"Miracle-Gro for the brain"...

The Simple Way to Keep Your Mind Sharp

 

Can exercise keep your mind sharp? 

If someone figured out a way to cram all the benefits of exercise into a pill, it would be so popular and beneficial everyone would take it. 

Admittedly, I’m biased, because I love exercising, but it wasn’t always that way. My dad had to drag me to the gym and I hated every minute...at first. 
But like most difficult things that we try and try again, I got better at it and actually started to enjoy it. Today, it’s something I look forward to. 

When I exercise, I get to take a mental break from the world. I find I have more energy throughout the day, I’m in a better mood, I sleep like a baby, and I’m not as stressed out. 
 

So what is exercise actually doing for the mind?

Well, according to Dr. John J. Ratey’s book Spark, exercise increases BDNF (brain-derived neurotrophic factor). 
BDNF is “Miracle-Gro for the brain,” according to Ratey. BDNF sparks the growth of new neurons, synapses, and brain cells - which is vital to learning, memory, and higher thinking. 

  • One study found that just three 60-minute sessions of exercise increased memory.1 

  • In women between the ages of 60-78 years old, exercise increased cognition, brain size, and power.2 

  • Another study found that elderly people who engaged in aerobic exercise had bigger brains. 3 

  • Not surprisingly, people who exercise have lower rates of age-related memory and cognitive decline compared to sedentary people.4 

 

Other than exercise, what else can help boost BDNF? 

  • Learning something new
  • A good night’s sleep (exercise improves sleep, too!)
  • Getting some sun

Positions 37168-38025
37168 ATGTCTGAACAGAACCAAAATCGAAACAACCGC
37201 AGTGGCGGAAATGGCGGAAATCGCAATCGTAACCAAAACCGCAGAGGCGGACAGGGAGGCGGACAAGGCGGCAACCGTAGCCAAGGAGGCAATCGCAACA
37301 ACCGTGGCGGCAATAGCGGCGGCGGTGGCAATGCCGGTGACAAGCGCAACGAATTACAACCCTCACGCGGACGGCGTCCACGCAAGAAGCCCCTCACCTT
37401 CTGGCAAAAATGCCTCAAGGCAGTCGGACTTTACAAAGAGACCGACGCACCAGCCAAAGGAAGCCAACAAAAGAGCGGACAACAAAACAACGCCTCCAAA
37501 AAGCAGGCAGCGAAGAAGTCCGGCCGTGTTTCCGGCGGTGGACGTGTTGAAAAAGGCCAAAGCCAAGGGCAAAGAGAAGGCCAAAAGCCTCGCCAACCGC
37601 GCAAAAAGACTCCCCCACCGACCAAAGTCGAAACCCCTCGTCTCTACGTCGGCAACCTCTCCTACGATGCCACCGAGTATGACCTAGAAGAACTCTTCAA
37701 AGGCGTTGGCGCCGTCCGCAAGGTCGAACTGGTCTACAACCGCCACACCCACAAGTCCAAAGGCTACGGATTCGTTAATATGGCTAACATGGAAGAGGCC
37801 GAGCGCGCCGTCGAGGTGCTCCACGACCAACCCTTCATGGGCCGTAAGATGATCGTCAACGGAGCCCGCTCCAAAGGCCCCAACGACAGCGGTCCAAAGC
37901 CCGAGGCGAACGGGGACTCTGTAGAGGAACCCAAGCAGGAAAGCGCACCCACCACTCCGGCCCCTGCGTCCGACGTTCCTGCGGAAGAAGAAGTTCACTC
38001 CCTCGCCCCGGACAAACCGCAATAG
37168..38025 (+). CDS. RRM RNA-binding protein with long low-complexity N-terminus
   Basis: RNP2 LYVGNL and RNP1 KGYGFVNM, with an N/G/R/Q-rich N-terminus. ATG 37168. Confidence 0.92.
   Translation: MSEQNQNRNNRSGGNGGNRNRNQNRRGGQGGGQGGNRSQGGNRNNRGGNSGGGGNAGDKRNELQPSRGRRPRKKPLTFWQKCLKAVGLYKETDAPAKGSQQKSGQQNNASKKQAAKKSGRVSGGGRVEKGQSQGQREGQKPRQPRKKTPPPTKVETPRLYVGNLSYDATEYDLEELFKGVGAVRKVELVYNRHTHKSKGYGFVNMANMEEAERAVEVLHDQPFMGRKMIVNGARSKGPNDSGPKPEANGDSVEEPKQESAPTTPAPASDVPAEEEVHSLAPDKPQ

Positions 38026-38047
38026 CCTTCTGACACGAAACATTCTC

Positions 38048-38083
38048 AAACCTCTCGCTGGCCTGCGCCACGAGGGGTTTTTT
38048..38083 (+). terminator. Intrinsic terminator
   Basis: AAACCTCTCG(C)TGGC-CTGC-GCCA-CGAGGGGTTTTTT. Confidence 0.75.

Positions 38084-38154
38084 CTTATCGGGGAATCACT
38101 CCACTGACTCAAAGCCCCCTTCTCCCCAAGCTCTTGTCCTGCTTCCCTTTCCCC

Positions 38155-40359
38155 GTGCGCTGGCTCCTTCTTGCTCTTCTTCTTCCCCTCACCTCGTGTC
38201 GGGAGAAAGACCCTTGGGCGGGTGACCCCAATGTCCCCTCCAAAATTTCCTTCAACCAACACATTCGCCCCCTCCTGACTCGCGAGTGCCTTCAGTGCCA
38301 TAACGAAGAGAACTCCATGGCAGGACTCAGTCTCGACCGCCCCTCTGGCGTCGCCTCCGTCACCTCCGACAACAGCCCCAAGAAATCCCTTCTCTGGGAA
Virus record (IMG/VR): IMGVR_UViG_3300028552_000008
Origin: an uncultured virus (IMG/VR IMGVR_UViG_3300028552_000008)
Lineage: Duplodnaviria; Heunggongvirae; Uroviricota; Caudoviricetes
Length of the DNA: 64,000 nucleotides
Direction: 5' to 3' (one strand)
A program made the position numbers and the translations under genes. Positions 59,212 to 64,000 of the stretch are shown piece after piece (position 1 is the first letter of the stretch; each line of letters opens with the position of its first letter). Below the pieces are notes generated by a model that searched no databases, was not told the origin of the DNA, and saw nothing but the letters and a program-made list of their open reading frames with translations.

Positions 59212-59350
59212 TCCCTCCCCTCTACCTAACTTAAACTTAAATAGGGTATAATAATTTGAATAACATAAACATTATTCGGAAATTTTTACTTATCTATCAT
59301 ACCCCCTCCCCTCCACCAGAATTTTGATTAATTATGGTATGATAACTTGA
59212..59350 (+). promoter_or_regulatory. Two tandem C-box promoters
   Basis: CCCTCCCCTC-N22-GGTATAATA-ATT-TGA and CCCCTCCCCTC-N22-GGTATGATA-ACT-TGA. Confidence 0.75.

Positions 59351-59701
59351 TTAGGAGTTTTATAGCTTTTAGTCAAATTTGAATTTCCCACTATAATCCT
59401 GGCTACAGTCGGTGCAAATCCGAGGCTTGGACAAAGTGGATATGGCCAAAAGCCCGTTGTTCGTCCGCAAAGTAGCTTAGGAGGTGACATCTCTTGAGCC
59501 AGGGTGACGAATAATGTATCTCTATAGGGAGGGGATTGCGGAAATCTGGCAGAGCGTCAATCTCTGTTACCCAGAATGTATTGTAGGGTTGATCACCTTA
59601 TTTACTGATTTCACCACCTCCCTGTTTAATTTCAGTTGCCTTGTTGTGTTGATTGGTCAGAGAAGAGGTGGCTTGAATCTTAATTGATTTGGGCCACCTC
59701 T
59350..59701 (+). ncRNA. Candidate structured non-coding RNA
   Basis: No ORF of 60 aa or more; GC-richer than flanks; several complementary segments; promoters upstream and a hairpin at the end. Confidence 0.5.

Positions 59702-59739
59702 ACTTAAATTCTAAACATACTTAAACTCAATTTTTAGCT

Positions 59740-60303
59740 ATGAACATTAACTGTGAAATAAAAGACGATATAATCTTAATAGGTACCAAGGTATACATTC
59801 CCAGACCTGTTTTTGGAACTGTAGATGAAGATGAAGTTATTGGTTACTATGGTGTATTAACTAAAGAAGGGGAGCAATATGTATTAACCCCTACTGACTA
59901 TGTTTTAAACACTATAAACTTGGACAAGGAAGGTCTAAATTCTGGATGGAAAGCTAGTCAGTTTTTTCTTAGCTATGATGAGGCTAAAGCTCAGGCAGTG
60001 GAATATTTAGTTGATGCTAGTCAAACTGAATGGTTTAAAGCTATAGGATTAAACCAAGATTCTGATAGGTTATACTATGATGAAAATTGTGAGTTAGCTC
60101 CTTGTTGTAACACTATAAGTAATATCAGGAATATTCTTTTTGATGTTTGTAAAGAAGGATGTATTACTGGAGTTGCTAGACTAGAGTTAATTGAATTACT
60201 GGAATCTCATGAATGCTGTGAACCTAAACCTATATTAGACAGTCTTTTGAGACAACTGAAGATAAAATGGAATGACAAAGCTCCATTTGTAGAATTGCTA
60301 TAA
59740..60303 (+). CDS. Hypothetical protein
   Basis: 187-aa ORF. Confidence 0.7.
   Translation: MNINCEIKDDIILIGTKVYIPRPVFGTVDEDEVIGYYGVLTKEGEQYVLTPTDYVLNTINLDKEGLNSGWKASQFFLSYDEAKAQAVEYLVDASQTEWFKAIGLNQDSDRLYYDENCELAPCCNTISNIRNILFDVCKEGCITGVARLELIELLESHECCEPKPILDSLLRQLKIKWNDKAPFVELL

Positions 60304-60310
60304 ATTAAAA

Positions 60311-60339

• Stress reduction (some studies show Fish Oil, Ginseng, and Turmeric may boost BDNF)

All in all, exercise looks like the key to a long, healthy life for your body and mind. I’ll leave you with this quote by Plato

REFERENCES:

  1. Anderson, Elizabeth, and Geetha Shivakumar. “Effects of Exercise and Physical Activity on Anxiety.” Frontiers in Psychiatry, Frontiers Media S.A., 23 Apr. 2013, www.ncbi.nlm.nih.gov/pmc/articles/PMC3632802/.

  2. Burzynska AZ;Wong CN;Chaddock-Heyman L;Olson EA;Gothe NP;Knecht A;Voss MW;McAuley E;Kramer AF; “White Matter Integrity, Hippocampal Volume, and Cognitive Performance of a World-Famous Nonagenarian Track-and-Field Athlete.” Neurocase, U.S. National Library of Medicine, pubmed.ncbi.nlm.nih.gov/26237526/.

  3. Chapman, Sandra B., et al. “Distinct Brain and Behavioral Benefits from Cognitive vs. Physical Training: A Randomized Trial in Aging Adults.” Frontiers, Frontiers, 20 June 2016, www.frontiersin.org/articles/10.3389/fnhum.2016.00338/full.

  4. Colcombe, Stanley J., et al. “Aerobic Exercise Training Increases Brain Volume in Aging Humans.” OUP Academic, Oxford University Press, 1 Nov. 2006, academic.oup.com/biomedgerontology/article/61/11/1166/630432.

 

 

 

Loading...

Your cart